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Home » Banjarmasin » Funeral Rites of the Dayak Maanyan in South Kalimantan

Funeral Rites of the Dayak Maanyan in South Kalimantan

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  1. Banjarmasin

  2. Banjarmasin

  3. Banjarmasin

  4. Membatur Dayak Maanyan

  5. Membatur Dayak Maanyan

  6. Membatur Dayak Maanyan

  7. Kain Sasirangan

  8. Sasirangan Fabric/Kain Sasirangan, Banjarmasin

  9. Jembatan Barito/Barito Bridge

  10. Masjid Sultan Suriansyah/Sultan Suriansyah Mosque

  11. Masjid Sabilal Muhtadin/Sabilal Muhtadin Mosque

  12. Pasar Terapung Muara Kuin/ Muara Kuin Floating Market

  13. Atraksi Mambatur Dayak Maanyan

  14. Atraksi Mambatur Dayak Maanyan

  15. Atraksi Mambatur Dayak Maanyan

  16. Atraksi Membatur Dayak Maanyan

 

Overview

If the indigenous people of Bali have the grand ngaben cremation ceremony and the Toraja have elaborate funeral traditions, the Dayak Maanyan sub ethnic group who inhabit the Warukin Village, in Tabalong Regency, South Kalimantan also have extraordinary rituals to send the soul to the afterlife at its passing away.

 

The Dayak Maanyan inhabit the area that stretches across the border between the provinces of Central Kalimantan and South Kalimantan. According to customs and way of life, the Dayak Maanyan are divided into three branches. They are the Banua Lima, Paju Ampat, and Paju sepuluh. The Dayak Maanyan of Warukin Village in South Kalimantan belong to the Banua Lima branch that has certain (although not principal) differences with the other branches.

 

Although much of this community has been converted to Islam or Christianity from their original faith of ‘Kaharingan’, nevertheless, funeral rites are one of the ancient rituals that continue to be practiced today. The Dayak Maanyan believe that every person who passes away returns to his and her “original” homeland of perfection (a similar concept to heaven or nirvana). To reach this ultimate afterlife, a series of rituals must be conducted by their descendants and living relatives to ensure that the spirit will find the way to this ultimate state. These series of rituals are in a way a process to cleanse the soul of the deceased from any faults or sins that may prevent it from entering heaven, a purification of the soul for the afterlife.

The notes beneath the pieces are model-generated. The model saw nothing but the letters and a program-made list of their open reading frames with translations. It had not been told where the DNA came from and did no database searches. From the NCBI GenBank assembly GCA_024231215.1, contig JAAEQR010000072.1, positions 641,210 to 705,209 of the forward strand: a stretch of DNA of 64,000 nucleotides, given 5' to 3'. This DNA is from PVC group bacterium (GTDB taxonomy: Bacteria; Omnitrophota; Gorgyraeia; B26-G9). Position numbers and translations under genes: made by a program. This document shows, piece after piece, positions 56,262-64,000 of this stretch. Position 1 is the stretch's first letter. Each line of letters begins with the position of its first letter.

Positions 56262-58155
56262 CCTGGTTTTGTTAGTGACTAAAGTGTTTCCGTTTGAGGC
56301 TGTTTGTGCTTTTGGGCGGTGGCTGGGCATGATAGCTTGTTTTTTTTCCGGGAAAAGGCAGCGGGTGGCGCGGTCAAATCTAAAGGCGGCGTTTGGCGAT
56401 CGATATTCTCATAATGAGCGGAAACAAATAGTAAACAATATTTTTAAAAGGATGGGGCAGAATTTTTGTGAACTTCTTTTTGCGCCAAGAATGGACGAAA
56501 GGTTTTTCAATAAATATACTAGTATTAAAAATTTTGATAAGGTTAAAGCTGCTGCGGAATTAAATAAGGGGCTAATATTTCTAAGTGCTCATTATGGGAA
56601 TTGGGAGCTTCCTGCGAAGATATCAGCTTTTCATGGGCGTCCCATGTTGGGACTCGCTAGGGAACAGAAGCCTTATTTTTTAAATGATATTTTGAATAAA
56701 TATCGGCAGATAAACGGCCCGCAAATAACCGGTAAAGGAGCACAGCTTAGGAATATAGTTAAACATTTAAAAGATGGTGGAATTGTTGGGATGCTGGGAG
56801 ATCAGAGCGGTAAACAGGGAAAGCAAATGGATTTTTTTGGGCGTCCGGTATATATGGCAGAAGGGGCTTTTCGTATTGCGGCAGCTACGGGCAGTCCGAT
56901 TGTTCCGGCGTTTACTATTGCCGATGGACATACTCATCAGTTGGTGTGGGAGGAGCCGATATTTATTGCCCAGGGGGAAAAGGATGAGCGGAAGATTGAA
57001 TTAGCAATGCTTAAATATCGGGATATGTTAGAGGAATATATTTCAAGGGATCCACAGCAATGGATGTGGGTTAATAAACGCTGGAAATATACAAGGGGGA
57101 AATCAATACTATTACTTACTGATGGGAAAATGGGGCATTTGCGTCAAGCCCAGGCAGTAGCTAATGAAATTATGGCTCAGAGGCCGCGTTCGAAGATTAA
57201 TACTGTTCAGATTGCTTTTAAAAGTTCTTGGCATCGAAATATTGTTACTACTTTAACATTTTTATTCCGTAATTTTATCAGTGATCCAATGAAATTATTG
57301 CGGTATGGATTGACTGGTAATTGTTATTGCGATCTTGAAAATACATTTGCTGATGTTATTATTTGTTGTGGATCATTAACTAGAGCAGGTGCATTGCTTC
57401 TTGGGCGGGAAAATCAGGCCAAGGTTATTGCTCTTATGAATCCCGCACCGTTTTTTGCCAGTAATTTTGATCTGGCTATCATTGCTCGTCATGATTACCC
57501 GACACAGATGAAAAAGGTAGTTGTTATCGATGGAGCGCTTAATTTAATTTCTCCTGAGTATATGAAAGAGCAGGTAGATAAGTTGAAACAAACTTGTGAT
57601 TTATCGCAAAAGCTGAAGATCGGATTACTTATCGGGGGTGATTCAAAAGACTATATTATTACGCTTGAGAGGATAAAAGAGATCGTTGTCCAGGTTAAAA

Dayak Maanyan-Indonesia Travel

 

The stages and variety of the Dayak Maanyan funeral rites are as follows:

1. Ijambe: The burning of the bones of the deceased. The rituals take ten days and night and are highlighted with the sacrificial slaughter of bulls, pigs, and chicken. Due to its high cost, this ceremony is usually conducted by large families or generations of descendants for their ancestors.

 

2. Ngadatun: A funeral ceremony reserved especially for those who died in a non natural way (killed in battle) or for renowned figures or prominent leaders of society. The ceremony takes 7 days and nights.

 

3. Miya: A ritual ceremony at erecting the tomb for the deceased (membatur) and decorating the grave. In this ritual, food, clothing and other necessities are symbolically sent to the spirit of the deceased.

 

4. Bontang: The highest and most illustrious form of showing respect towards the deceased by the living family. This ceremony lasts 5 days and nights, when tens of pigs, hundreds of chicken, and also buffaloes are sacrificed .The essence of the ceremony is to send wealth and prosperity to the spirit of the deceased. The ritual is not a ritual of grief, but is more a festive ceremony.

 

5. Nuang Panuk: A membatur ceremony is a level lower than Miya, since it is only conducted for one night.

 

6. Siwah: The continuation of Miya which is conducted 40 days after Miya. The ritual is intended to call the spirit back to the family as a “Pangantu Pangantuhu”, to become friends and guardians of the family.

 

During these rituals, there is a unique process where in sacrificing a buffalo, the animal must first be speared before it is finally slaughtered. The ritual of spearing the buffalo is believed to express that a person must make great efforts or do strenuous work before one expect to can gain something, in a way symbolizing the process of life itself.

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 Funeral Rites of the Dayak Maanyan in South Kalimantan

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